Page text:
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A Brief History of Dragons

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If there’s one mythological creature that seems to exist across almost every culture, it’s dragons. We can usually see shades of myths—or archetypes, if you will—cutting across cultures. Sun and moon deities, for example, are quite common. “Vampires” exist in many different forms, depending on how flexible you want to make your definition.


The dragon is one of the few that seems to be universally known—even when it takes on different forms.

An ornamental statue showing a typical dragon design from Southeast Asia.
An ornamental statue showing a typical dragon design from Southeast Asia.

The Giant Serpent

The English word dragon traces its roots back to Ancient Greek. The root here actually means serpent or giant seafish. Many famous dragons exist alongside legendary giant serpents. Think of the Norse Fafnir, who co-exists with Jormugandr, who encircles the world, or Nidhogg, the serpent at Yggdrasil. In the Hebrew Torah, we find mentions of Leviathan, a snake-like giant serpent associated with the sea.

We can look back further as well:

  • Apep of Ancient Egypt
  • The ouroboros, which gnaws on its own tail, much like Jomugandr
  • Vrtra, a giant serpent in the Rigveda
  • The usumgal, a gigantic serpentine monster in Sumerian poetry
  • The mushussu, or furious serpent, of Akkadian Mesopotamian art

The Mesopotamian goddess Tiamat is sometimes described as a dragon. And of course, we all know there’s a good deal of lore around dragons in Southeast Asia, with the creature being particularly revered in China.

Where Did Dragons Come From?

It seems plausible that, given all this, dragons actually started out as monstrous snakes. Monkeys and humans have instinctual fears of many animals, particularly predators or animals that are otherwise dangerous to us.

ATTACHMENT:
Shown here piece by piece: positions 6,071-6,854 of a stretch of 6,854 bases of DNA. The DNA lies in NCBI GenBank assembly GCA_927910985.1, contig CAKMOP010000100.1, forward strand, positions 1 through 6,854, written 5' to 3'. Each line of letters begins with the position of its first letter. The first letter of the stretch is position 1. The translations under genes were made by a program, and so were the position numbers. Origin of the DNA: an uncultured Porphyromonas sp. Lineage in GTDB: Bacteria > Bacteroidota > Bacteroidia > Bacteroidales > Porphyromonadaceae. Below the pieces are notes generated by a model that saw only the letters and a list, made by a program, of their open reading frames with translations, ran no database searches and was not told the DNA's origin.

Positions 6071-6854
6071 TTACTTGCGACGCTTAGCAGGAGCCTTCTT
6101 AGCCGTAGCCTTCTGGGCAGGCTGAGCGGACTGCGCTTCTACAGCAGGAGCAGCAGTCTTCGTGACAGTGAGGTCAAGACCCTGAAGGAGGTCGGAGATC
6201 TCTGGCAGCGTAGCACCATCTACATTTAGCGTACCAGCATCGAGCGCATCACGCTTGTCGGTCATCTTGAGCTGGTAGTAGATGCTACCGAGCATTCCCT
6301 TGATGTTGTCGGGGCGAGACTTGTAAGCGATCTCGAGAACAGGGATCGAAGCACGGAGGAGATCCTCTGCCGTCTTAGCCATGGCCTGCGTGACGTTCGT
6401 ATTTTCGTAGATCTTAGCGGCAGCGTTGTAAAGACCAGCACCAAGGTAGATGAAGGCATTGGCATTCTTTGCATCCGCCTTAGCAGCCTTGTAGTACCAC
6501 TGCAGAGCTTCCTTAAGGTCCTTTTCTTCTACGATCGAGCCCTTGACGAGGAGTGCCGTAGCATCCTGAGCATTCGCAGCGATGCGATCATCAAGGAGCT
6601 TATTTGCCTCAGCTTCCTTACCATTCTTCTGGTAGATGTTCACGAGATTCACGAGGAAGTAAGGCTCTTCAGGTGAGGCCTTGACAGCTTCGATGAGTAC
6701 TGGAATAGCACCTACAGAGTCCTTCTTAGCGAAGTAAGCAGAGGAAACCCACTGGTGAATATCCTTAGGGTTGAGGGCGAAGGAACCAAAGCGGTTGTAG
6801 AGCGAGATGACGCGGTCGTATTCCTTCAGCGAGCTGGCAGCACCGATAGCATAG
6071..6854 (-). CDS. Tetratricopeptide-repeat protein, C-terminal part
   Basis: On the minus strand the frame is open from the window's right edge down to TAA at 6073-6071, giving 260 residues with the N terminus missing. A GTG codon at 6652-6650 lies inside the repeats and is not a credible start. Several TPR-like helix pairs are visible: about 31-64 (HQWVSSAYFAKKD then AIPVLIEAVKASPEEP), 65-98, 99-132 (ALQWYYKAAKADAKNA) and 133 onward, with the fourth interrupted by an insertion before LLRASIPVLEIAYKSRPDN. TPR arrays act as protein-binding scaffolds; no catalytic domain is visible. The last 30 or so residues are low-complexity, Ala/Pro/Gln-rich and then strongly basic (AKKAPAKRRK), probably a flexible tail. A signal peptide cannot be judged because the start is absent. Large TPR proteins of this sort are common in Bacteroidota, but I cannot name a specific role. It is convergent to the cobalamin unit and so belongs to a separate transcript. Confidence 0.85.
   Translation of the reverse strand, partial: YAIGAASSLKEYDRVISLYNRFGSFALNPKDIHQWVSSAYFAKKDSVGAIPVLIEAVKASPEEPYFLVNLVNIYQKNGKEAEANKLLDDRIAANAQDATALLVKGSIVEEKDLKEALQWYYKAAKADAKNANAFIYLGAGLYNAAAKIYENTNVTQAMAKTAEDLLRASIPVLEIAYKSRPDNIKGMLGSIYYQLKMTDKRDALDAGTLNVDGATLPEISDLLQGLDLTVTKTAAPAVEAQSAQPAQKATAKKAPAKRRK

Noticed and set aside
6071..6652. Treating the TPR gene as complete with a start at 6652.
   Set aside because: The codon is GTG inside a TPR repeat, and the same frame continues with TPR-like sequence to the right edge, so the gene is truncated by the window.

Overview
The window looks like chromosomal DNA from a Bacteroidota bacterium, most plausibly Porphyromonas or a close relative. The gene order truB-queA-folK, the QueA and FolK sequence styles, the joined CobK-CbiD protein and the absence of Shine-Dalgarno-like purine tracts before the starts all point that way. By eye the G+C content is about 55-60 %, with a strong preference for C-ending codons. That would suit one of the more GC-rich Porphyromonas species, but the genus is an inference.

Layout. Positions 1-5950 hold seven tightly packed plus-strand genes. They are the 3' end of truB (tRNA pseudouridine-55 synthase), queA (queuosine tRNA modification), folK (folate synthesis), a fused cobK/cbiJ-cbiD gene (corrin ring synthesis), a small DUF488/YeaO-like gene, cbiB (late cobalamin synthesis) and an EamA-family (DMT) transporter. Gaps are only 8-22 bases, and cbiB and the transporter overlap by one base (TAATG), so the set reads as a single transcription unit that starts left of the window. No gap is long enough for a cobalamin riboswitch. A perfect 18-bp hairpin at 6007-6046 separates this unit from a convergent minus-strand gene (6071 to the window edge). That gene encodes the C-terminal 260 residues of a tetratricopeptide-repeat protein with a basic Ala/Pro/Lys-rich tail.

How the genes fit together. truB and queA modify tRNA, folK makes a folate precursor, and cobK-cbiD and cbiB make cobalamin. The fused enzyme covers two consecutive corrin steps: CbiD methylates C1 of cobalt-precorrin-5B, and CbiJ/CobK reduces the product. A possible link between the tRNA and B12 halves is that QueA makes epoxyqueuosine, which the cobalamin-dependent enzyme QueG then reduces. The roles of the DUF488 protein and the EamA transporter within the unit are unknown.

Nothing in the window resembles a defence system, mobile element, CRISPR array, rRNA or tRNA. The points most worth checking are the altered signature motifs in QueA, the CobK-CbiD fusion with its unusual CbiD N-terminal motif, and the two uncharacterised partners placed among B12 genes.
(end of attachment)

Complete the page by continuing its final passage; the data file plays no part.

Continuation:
Snakes are interesting, because most snakes aren’t particularly threatening. There are a few that will kill you. Many of the most venomous types of snakes inhabit Africa, which is where humans seem to have started out. In fact, it’s entirely possible the dragon’s “fire” evolved from the “fiery” bite of a venomous snake.


Most snakes are a lot smaller than us, and many of them aren’t particularly dangerous. Smaller ones might be venomous, while some snakes have an interesting method of killing large prey: constriction.


Boa constrictors are common to both the Old World and the New World. Boas are often associated with jungle habitat. Given that snakes could silently slither up behind us, then squeeze us to death, being afraid of them makes sense. And, given the snake’s ability to unhinge its jaw to swallow prey many times larger than itself, we’re within our rights to think, well, that thing could swallow us whole.


It seems reasonable to say we’re all afraid of snakes, because they’re a bit freaky and they could kill us. Research with children suggests the fear of snakes is innate. Even kids who live in areas devoid of snakes (or at least, devoid of dangerous ones) express fear.


In turn, our fears begin to take on mythic qualities. When we want to imagine a literal big bad, a giant serpent seems like a good bet.

What about the Ocean Connection?

Many prototypical dragons are associated with water. This is a bit harder to trace out. There are sea snakes! Which is horrifying, but it doesn’t explain why many “dragons” are either sea serpents or associated with water.


Some suggest there were creatures that co-existed with our ancestors—sort of like how the Loch Ness monster is a dinosaur.

Modern humans never walked the earth with dinosaurs, although we do have some pretty near descendants. The closest marine ones aren’t quite “serpentine” though.


We do have fossils, so that’s another possible source of the myth. Some areas of China are hot beds of fossils.

Some scholars say Indian folklore arose from the fossilized remains found in parts of the country. This would certainly seem to be plausible for European dragons, which are often imagined as—well—almost dinosaur-like.


There may also be something to the idea that the rotting corpses of whales and other large marine animals sometimes wash ashore, causing great intrigue. Our ancestors may have thought some of these remains were giant serpents.


Crocodiles are another potential connection. But again, they bear more resemblance to the quadruped dragons of European myth than others. Dragons often appear as the gods of bodies of water, like rivers. Some have suggested this association stems from the shape of the rainbow—although that seems like it could be a stretch.

Evolving from Snakes